• carry out the provisions of the agreement, and

  • permit modifications to the agreement.

Specific enabling legislation provides such authority.

B. Specific enabling legislation

All States have enacted enabling legislation to enter into agreements.

The State enabling legislation must

  • authorize all provisions in the Section 218 Agreement;

  • provide the election of optional exclusions or state the exclusions not permitted;

  • specify whether optional exclusions may be exercised by individual coverage groups or mandatorily apply to all coverage groups included under the State's agreement.

At the State’s request, SSA will assist in conforming the State’s enabling legislation with the provisions of Federal law. Direct requests for assistance to the Regional Office (RO).

SL 40001.410 Original Section 218 Agreement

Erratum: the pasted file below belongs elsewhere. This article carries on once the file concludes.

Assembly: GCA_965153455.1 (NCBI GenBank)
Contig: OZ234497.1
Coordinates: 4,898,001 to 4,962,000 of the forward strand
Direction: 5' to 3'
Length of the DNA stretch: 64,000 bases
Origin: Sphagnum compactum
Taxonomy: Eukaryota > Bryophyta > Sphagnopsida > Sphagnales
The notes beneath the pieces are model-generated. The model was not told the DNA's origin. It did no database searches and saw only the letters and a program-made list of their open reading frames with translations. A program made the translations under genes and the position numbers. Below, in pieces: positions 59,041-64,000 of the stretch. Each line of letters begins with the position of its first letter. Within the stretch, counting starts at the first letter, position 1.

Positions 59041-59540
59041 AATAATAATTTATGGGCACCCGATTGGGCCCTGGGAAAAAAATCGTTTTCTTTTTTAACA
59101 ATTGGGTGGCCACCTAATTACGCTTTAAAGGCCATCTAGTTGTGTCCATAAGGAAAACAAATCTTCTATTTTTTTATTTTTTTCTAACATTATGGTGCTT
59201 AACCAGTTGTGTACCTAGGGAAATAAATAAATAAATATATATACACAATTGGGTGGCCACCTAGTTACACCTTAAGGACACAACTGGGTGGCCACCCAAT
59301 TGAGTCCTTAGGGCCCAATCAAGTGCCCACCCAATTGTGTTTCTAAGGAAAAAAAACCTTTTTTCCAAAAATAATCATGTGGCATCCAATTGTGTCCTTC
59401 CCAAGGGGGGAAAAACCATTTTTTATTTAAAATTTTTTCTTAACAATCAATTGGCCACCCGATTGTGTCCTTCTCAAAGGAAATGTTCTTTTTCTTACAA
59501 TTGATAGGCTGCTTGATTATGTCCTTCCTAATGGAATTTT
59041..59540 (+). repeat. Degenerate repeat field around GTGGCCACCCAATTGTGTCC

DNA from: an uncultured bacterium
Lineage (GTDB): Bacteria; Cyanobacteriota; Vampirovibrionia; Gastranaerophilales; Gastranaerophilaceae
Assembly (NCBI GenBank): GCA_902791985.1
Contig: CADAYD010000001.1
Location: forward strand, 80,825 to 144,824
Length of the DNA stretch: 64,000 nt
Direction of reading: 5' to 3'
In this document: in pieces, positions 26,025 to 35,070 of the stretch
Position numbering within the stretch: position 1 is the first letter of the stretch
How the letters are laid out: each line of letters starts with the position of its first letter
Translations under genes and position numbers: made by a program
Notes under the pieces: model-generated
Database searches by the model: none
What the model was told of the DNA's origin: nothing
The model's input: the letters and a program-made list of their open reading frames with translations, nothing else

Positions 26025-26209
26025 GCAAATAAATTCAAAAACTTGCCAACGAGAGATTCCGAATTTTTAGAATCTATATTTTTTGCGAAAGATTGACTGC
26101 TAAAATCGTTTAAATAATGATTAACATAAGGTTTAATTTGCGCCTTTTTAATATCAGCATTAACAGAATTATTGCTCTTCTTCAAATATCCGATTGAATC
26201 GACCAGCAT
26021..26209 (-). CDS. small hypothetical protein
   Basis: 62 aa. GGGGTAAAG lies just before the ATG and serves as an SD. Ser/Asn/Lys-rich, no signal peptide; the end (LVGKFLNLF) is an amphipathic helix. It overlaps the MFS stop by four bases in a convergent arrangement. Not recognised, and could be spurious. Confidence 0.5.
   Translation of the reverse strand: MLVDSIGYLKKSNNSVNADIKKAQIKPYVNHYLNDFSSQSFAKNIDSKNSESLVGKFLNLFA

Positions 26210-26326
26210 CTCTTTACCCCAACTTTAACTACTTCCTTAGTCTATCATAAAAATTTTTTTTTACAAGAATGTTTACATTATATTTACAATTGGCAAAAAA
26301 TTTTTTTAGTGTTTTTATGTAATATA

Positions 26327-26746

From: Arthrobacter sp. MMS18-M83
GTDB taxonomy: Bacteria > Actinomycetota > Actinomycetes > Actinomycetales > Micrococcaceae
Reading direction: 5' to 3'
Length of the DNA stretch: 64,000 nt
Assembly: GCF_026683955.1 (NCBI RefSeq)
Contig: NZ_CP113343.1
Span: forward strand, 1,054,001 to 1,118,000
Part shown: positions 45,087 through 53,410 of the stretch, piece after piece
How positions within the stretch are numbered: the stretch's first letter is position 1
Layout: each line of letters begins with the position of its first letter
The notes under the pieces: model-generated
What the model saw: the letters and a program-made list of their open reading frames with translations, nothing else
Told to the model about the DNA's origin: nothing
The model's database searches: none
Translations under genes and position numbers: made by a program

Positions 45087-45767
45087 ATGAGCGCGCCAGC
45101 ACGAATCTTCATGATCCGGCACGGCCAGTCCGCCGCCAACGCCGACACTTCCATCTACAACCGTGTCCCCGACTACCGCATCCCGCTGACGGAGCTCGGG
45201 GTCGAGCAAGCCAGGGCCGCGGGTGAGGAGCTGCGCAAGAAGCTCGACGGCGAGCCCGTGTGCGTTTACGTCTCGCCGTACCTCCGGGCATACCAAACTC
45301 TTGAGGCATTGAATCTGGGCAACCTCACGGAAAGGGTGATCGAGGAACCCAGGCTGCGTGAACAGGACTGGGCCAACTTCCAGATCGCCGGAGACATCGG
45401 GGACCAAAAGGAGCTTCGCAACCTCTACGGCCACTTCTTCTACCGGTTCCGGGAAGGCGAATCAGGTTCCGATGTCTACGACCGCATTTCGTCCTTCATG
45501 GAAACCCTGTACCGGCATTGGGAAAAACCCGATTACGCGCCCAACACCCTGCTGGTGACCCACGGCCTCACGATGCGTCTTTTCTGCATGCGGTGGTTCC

A. Overview of a Section 218 Agreement

The Section 218 Agreement is a legal document, which incorporates the provisions, definitions, and conditions for coverage under the agreement as defined under Federal and State laws.

  1. Authority of the agreement

The agreement provides the authority for

  • covering employees of the State and its political entities.

  • adopting optional exclusions to the extent permitted by Federal and State laws.

  1. Content of the agreement

The agreement should include the following:

  • Statewide provisions that apply may be included in the original agreement (or a later modification).

  • The agreement includes a statement that the State will comply with SSA regulations for administering the agreement.

  • It establishes the framework for the continuing relationship between the State and SSA.

  • The agreement must specify if the State covers the services of individuals who are ineligible for membership in a retirement system only for the period in which they are ineligible.

  • The agreement must specify the effective date and may provide different effective dates for different political subdivisions and coverage groups listed in the appendices.

B. Appendix